Zone 8 Foundation Plants
Best Foundation Plants for Shade Zone 8
North Texas gardeners discover foundation plants for Zone 8. Enjoy vibrant gardens that withstand drought while helping with foundation maintenance. Understand how foundation maintenance goes hand in hand with North Texas foundation landscaping while planning landscaping designs.
Foundation Maintenance & Why it Matters
It all starts with understanding foundation maintenance. Before starting landscaping, understand the role root barriers, moisture barriers, and foundation plants for shade zone 8 watering play with future gardening.
Root barriers are mechanical barriers that redirect reduce the ability of tree roots to grow into the soil under your foundation, preventing costly damage to your foundation, at the same time preserving the health and beauty of mature trees.
Moisture barriers are vertical layers of plastic buried underground. Moisture barriers keep water from getting under your house and prevent the soil under your house from drying out. For water, stability is the key. You do not want the water content of the soils under your home changing.
Foundation plants for shade zone 8 watering maintenance is used to maintain constant levels of moisture in soil under the house and foundation.
Start with the Soil
Okay so we’ve got the nitty-gritty details down. Now let’s get our hands dirty. It starts with the soil around the house. Slope soil away from the house, helping water drain away from the foundation. If the soil starts level with the rest of yard, consider building up the area, rather than digging down. If the soil is already slopping away from the house, perfect.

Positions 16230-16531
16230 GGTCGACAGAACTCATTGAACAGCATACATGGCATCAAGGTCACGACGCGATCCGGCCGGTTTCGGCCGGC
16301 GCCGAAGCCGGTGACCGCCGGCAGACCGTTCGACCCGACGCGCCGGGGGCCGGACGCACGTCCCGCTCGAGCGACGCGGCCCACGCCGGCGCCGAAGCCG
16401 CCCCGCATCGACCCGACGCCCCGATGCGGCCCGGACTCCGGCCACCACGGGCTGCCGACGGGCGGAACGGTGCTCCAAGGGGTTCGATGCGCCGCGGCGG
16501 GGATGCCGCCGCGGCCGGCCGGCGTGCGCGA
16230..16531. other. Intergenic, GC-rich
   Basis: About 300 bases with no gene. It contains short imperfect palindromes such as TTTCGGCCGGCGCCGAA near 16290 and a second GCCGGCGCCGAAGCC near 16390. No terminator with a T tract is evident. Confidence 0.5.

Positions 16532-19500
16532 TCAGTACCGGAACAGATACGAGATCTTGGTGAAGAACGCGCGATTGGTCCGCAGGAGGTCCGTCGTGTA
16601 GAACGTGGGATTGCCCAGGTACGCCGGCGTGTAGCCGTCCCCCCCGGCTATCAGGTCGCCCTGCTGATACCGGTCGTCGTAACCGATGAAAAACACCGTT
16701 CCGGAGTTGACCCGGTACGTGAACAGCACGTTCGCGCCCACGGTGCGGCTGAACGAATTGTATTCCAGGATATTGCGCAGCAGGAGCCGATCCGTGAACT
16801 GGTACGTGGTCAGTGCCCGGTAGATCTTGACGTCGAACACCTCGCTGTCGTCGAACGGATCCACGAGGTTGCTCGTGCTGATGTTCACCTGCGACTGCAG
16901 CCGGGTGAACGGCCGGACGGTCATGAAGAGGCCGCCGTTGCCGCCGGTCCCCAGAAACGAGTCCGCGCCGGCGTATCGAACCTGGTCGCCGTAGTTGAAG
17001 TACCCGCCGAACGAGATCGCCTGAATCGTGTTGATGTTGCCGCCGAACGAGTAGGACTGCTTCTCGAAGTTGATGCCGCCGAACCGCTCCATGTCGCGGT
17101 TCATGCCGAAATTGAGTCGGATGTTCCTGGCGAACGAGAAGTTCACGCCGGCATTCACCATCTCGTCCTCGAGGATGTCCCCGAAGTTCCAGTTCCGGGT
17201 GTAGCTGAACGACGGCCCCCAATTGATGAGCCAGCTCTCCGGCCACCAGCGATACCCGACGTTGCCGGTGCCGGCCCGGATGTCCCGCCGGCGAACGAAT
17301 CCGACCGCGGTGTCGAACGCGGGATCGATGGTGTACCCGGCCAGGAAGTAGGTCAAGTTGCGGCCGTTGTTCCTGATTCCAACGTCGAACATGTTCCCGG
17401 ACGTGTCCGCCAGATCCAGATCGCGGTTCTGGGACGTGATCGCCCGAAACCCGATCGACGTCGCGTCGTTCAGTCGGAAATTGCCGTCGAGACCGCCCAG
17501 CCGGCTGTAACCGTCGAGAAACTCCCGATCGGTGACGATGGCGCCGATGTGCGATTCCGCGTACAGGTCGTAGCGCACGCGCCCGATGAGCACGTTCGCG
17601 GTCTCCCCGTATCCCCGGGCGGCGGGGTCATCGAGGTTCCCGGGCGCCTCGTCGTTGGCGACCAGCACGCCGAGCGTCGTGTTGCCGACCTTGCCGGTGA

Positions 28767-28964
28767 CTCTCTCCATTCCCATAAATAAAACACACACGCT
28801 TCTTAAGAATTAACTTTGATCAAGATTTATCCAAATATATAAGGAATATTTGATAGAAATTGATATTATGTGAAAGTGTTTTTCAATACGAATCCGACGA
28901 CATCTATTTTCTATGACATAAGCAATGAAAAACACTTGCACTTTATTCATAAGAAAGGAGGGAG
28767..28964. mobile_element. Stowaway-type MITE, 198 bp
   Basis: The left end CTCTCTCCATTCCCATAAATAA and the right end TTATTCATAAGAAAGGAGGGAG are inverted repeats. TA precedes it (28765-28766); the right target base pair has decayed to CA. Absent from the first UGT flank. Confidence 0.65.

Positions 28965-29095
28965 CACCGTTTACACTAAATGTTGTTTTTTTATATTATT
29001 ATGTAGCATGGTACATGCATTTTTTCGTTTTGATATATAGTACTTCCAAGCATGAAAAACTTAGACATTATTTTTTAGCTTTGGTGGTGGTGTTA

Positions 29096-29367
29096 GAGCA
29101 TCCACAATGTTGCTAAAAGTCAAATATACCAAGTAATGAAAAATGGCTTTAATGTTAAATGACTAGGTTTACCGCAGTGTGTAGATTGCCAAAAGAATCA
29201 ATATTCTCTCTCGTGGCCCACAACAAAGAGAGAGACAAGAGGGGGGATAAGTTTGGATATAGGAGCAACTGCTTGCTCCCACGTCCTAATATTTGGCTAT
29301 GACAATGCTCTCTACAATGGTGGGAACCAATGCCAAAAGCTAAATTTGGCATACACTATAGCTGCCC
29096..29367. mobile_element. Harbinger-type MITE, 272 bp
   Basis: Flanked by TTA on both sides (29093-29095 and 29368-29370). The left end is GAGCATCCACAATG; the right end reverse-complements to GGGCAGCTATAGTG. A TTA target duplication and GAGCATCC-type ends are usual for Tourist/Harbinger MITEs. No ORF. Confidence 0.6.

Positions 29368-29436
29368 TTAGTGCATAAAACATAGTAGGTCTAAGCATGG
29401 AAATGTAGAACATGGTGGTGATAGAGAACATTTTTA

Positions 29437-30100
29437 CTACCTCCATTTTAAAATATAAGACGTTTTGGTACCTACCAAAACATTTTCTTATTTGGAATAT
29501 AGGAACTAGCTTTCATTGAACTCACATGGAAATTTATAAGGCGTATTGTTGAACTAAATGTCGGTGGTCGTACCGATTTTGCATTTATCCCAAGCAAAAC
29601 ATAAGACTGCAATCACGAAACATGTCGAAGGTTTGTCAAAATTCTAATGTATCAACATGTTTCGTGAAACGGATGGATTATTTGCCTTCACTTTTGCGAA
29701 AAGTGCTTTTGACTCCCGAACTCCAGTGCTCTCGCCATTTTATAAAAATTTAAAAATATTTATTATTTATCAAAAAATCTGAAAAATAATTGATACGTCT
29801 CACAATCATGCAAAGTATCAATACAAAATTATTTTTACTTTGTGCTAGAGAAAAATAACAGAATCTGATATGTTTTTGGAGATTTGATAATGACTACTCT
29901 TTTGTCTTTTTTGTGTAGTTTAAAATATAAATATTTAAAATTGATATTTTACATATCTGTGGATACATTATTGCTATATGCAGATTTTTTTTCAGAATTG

Tip: Often while weeding and planting, soil is pushed back and forth. Keep an eye on it as you work and push soil back to maintain the needed slope.
Don’t Forget the Mulch
Select mulch that helps keep moisture from evaporating too quickly around foundation plants in shade zone 8, lets your plants breath but does not attract insects. So do you go organic or inorganic? Organic mulches help feed the soil. Grass clippings and leaves decompose back into the dirt but need replenishing every year. Inorganic mulches such as pebbles, lava rocks, seashells, plastic and rubber will last longer but do not replenish the soil. Both types help maintain moisture levels around the foundation and plants. It comes down to aesthetic preferences. Either type will do the job.